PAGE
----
3. I really enjoy using the EventArgs patterns with events as it allows us to extent our events in the future as users change their requirements.  My only gripe is that we model many things off of inheritance and have a number of very important methods that we see as being places where change is highly likely in the future.  Is there a pattern similar to the EventArgs that is recommended for these places?  I am especially afraid for methods that are protected abstract in our public API on classes we fully intend and encourage users to create derived classes from.  I just know in my gut that we will need to expand the parameters used by that API.  Is there a nifty tactic to use here?

    4. In your book you mention that well designed frameworks are something to be proud of and I think that our company has done a great job in ours.  You mention to let you know when a good one comes about.  We would love to get your input on our public API and how we have gone about implementing the knowledge from your videos and book.  Out API is designed for .net GIS developers and one of the leaders in the field.  We are also Microsoft Gold Partners.  We would love your feedback, do you take these types of requests on through Microsoft and or through outside consulting.  Either way I would really enjoy getting your feedback, good or bad!

    Thank you very.

    David Rehagen

  5. David Rehagen says:

    Sergey Shishkin,


    Can you provide the rationale behind the "DO use the most derived type for return values and the leastderived type for input parameters. For example take IEnumerable as an input parameter but return Collection<string> as thereturn type"?

    My 2 cent opinion:

    I believe that the rational for using the most derived type and specifically IEnumerable for input parameters as opposed to output parameters has to do with knowledge of the operations to perform on the class.  For example if I design a class and write a method that I am 100% sure I will only need to loop through using a foreach statement then I am sure that all I need is IEnumerable.  This makes is very convenient to the developer using my API as he most likely doesn’t need to consider and conversion code to make his data store match mine.  In contrast as a return type from a framework I have no idea how the user will use the “collection” of information I return.  In this case we need a least common denominator kind of class like the Collection.  It has a good mixtures of useful and easy to use methods to manipulate the data.  Imagine all return types being IEnumerable, there is like only one method exposed. 🙂


    David Rehagen

  6. David,

    I don’t question the IEnumerable as in input parameter. I put the Collectioin<string> as a return type of an abstract member (interface or abstract class member) under a question. My reasoning is that return values of abstractions are input parameter for the framework where thay are defined, and therefore should be least concrete.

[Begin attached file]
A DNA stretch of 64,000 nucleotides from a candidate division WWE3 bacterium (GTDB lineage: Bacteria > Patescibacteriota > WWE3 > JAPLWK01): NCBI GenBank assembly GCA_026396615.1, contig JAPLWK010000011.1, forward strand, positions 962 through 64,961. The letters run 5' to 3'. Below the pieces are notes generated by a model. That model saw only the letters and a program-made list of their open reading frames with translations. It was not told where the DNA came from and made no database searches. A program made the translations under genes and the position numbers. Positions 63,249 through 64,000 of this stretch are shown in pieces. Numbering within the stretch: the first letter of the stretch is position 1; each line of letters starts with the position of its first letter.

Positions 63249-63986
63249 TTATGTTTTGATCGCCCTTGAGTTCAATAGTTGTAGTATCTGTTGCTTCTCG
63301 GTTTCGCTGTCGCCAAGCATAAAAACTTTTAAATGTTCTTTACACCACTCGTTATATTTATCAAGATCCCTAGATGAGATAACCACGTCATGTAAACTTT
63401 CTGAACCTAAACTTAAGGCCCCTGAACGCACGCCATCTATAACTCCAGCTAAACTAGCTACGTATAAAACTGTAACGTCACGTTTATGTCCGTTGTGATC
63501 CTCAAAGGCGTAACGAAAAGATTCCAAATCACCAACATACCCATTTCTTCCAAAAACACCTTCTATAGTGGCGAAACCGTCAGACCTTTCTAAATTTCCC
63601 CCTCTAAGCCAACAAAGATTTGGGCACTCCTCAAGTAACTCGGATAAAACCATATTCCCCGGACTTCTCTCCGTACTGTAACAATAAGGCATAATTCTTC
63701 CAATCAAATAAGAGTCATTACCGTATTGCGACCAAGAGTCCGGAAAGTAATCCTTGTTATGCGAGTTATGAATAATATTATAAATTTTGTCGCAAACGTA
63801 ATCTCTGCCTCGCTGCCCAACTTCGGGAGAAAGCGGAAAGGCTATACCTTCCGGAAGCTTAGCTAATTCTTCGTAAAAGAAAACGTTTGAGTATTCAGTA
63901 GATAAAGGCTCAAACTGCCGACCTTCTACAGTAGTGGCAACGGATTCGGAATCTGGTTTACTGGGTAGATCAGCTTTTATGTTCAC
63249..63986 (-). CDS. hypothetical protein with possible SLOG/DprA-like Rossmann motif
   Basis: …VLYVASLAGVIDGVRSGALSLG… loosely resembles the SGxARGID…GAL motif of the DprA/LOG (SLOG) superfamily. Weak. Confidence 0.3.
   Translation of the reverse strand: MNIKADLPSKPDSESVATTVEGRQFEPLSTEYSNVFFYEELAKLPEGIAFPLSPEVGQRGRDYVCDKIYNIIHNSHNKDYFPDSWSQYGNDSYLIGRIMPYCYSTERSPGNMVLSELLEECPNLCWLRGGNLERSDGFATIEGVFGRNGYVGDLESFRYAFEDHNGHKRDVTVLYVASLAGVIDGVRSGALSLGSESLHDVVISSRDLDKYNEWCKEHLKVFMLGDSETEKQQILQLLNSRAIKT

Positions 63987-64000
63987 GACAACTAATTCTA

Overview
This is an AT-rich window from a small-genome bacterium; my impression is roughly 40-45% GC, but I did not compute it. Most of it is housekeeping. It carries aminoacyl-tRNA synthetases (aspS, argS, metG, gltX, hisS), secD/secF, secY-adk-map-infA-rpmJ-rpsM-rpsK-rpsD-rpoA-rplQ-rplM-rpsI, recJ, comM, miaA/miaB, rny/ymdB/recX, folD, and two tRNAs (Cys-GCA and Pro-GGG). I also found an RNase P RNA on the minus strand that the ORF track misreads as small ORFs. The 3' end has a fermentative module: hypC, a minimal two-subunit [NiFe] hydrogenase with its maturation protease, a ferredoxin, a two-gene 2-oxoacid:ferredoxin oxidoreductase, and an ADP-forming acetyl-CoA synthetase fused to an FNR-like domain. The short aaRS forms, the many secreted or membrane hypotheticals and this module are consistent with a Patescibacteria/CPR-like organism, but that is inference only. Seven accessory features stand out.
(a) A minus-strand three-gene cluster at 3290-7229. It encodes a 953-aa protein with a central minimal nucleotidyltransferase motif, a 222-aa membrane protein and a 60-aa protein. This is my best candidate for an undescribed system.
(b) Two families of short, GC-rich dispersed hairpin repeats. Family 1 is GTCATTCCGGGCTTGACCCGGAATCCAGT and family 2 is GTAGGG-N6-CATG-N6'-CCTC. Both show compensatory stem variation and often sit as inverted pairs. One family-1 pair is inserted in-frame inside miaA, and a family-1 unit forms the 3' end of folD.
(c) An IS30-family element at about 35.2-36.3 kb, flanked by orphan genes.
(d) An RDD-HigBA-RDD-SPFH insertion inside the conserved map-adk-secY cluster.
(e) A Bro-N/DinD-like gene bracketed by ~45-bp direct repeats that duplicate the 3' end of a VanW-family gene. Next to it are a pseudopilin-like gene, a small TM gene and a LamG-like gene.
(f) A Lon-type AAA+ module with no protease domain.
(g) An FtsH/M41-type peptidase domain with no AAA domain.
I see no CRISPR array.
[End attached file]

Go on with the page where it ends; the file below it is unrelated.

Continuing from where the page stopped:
7. Eddie Butt says:

    Thanks for posting this. It is much lighter than the hardcover edition for carrying to code reviews.

    I found two typos in my copy:

    Page 7 – Do use EventHandler<T>

    Instead of angle brackets, I see Spanish punctuation.

    Page 8 – Do be consistent …

    The third sentence starts "The Make sure …". I think that should be "Make sure …".


  8. How do I go about designing API for my Library? Gosh where do I start? If you are asking these questions,

  9. Bill Albing says:

    Great job on the guidelines. While you deserve some credit for distilling a lot into a small set of concise guidelines, I think it would be great to make this set of guidelines into a wiki so that others could add to it and discussions could be saved that amplified on individual guidelines. Would you consider opening up your guidelines to a wiki? You could have a page on each guideline and the overall table of contents would be the list of guidelines. Just a suggestion.


  10. Krzysztof, I know that a new edition of your and Brad Abrams’ Framework Design Guidelines book is scheduled for February 2009 release on Addison-Wesley. In fact I already pre-ordered it on Amazon.

    Nowadays, many people / publishers provide some kind of online access to yet-to-be-published books. It allows readers to get familiar with new books, and, I believe, an interaction with readers helps authors to polish books and to attract potential buyers too.

    Do you have any plans to do it with your new book? Any forums, pre-release versions to discuss, etc.?

    As .NET newbie, I’m looking forward to read your book.

  11. Bill's Blog says:

    These guidelines have been suggested by our developers. We hope they are helpful to you as well. .NET

  12. I am planning (and already started) to post sections of the second edition to my blog. The book will be printed on accelerated schedule, so I am not sure I will have time to make the final manuscript available. But, I would love to do it. I will talk to the publisher about it doing it if time permits.

    Thanks for the suggestion.

  13. Acabo de descargar la documentación de una libreria de acceso a datos. Ustedes dirán, &quot;recien documentandose